Working Vacation Day 3

Elaine’s out. I’m using some of my alone time to catch up on some blog reading.

I been able to interact with some pretty cool people and one of them is Jim Lobaito, Dave’s OMG distributor in Iowa. Last Tuesday, Jim posted about some of the impact that our parents have on our sales ability. Although I’ve preached similarly, I don’t believe that I’ve posted. So, please enjoy Jim’s thoughts here.

Thanks, Jim!

Now, back to vacation!

Working Vacation Day 2

I intended to post on a different topic today, but many of people that read blog posts do not read the comments and unfortunately, many of the best thoughts are in the comments and therefore go unnoticed. Such is the case with yesterday’s post. Frank, Catie, Mike and Tom made great points that would be missed if nobody read them.


Do appearances matter? Does reputation matter? Do business owners have any obligation to their brethren? I used to work for a furniture store. I knew several co-workers who had come from other furniture store jobs and frankly, I watched a few co-workers go to work at other stores. I don’t consider any of that poaching. However, one of my more respected co-workers left to start his own store. If he had approached me or any of my co-workers to go with him, I’d have considered that poaching. Here’s where we might diverge. If I had approached him about going with him, and he allowed me to come, I’d consider that poaching. Some might consider it free market, but in reality we probably wouldn’t know each other if not for our former employer. If my potential employer were to mention it to my current employer, notice all the good that happens. My former employer has the opportunity to see if he can satisfy my needs. He has the opportunity to replace me if he agrees that I should go. More importantly, how does the second approach affect our former employer’s opinion of my potential employer? Wherever I wind up, doesn’t it appear that my potential employer wants to ‘play nice in the sandbox’? Does that matter? If the former employer has the opportunity to announce both of us leaving to the rest of the salespeople, doesn’t that eliminate any possibility of a misunderstanding? Wouldn’t that forestall any rumors and gossip?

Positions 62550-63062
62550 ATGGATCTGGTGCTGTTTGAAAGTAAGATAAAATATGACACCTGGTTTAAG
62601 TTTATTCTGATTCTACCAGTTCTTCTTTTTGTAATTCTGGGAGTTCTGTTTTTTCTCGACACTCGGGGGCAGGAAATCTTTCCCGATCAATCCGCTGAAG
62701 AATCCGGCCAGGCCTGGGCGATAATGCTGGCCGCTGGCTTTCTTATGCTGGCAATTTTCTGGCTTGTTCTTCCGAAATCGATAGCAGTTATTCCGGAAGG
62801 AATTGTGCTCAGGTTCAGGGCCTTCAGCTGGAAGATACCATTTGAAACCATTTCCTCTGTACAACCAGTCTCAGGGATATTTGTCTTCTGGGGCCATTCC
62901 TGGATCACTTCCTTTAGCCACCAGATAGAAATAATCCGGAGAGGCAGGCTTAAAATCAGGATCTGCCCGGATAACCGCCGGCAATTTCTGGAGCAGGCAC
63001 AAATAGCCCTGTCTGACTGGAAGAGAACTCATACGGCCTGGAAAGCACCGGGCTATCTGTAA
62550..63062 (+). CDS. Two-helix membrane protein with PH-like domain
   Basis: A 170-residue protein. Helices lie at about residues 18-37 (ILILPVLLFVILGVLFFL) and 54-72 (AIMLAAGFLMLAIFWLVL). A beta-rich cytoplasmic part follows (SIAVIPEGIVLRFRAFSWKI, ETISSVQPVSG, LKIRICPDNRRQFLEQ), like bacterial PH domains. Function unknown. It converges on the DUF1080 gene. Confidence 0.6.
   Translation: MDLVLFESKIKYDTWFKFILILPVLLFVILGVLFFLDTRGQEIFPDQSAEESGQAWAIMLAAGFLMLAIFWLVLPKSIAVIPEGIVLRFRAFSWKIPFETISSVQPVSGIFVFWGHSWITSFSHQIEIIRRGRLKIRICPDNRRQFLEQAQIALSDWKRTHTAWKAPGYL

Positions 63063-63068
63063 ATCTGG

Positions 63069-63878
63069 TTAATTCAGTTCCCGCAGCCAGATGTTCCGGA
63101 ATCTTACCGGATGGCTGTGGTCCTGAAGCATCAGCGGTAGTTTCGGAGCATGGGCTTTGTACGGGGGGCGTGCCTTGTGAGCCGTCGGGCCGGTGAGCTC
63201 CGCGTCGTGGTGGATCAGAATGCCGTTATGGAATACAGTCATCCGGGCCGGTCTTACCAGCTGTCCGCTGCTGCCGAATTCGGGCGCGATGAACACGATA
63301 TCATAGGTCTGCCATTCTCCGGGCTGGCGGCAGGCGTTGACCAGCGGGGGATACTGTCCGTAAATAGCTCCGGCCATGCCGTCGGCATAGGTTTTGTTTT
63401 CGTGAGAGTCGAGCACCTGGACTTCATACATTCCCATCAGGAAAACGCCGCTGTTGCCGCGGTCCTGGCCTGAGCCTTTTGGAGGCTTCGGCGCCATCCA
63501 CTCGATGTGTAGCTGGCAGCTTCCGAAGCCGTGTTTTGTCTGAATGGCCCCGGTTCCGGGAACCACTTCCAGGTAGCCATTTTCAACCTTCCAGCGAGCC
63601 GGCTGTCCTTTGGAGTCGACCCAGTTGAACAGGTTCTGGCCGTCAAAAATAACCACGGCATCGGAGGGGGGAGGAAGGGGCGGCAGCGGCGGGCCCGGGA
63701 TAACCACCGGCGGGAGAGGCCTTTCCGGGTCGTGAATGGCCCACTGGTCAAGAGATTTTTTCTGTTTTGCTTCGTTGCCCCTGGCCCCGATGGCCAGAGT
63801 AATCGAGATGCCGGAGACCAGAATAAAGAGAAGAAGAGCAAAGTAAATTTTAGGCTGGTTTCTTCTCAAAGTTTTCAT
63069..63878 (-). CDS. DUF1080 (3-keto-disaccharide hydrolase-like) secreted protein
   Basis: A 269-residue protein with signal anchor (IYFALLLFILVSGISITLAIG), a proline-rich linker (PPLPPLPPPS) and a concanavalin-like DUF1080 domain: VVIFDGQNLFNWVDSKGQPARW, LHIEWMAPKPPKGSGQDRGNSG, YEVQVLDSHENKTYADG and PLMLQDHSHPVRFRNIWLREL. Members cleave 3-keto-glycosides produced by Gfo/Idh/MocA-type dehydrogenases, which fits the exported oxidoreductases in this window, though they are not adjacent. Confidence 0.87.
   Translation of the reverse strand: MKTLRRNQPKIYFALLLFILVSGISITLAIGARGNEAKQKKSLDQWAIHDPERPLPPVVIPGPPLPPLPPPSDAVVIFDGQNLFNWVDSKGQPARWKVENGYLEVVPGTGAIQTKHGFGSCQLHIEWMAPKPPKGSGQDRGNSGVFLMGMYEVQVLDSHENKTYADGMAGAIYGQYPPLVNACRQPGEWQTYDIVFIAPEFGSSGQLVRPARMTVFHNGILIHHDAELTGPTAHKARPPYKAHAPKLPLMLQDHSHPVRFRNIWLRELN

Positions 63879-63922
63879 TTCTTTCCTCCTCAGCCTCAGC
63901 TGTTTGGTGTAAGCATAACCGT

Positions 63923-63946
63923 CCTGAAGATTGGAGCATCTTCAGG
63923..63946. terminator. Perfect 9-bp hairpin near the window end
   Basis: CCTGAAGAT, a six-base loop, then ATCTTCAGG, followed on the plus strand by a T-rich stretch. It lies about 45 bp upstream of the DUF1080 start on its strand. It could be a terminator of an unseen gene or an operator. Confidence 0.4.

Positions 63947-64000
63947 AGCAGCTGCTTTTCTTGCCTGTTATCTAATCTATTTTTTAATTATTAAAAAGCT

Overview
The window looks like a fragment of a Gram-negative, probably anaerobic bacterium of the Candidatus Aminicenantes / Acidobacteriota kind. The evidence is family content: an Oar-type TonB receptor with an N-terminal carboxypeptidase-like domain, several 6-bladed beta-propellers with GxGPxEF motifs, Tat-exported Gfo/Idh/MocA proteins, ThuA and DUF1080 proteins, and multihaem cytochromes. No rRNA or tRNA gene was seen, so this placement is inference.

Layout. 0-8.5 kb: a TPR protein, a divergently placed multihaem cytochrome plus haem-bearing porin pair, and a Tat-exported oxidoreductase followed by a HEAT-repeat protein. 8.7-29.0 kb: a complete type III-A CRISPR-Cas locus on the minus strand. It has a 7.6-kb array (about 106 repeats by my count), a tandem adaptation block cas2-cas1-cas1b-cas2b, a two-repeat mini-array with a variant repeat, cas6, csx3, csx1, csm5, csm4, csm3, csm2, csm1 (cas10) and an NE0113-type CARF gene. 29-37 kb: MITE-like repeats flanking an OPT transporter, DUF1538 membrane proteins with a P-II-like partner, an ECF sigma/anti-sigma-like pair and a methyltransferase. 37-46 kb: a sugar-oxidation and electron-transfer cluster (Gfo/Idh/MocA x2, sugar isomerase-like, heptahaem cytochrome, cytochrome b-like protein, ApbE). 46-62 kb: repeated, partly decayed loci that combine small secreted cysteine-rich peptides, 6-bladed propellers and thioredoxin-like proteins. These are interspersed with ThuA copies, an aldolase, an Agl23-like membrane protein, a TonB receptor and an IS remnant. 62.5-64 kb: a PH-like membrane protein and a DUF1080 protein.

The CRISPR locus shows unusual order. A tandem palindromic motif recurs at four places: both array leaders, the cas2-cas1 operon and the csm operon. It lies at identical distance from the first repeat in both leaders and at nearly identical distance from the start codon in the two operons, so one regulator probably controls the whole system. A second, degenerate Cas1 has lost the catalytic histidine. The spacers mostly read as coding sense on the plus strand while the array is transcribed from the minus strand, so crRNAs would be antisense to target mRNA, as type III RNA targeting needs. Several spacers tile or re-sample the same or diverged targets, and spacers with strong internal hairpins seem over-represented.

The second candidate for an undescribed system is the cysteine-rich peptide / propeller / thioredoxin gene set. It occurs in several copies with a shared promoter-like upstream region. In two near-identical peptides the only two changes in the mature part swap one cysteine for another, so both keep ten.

There’s those rose colored glasses again! I opine that employers and owners should answer to higher standards than their employees, thus setting the example and the bar.

Incidentally, Mike suggested that I post about gossip. I think that somebody should, perhaps NLE, but I’m not sure that I should. My one liner might be, “Is gossip a signal that you’re being misunderstood?”

Finally, many of you know that I spent 20 years as a bill collector. You may not know that I felt that it was a sin that that industry should exist. People (and companies) should just pay their bills, but more importantly, sellers should sell what they can deliver, deliver what they sell, not sell to prospects that shouldn’t buy and make sure that EVERYBODY UNDERSTANDS EVERYTHING BEFORE THE DEAL IS DONE. Then make sure the paperwork mirrors the deal. If buyers and sellers bought and sold thoroughly, lawyers would have a lot less to do.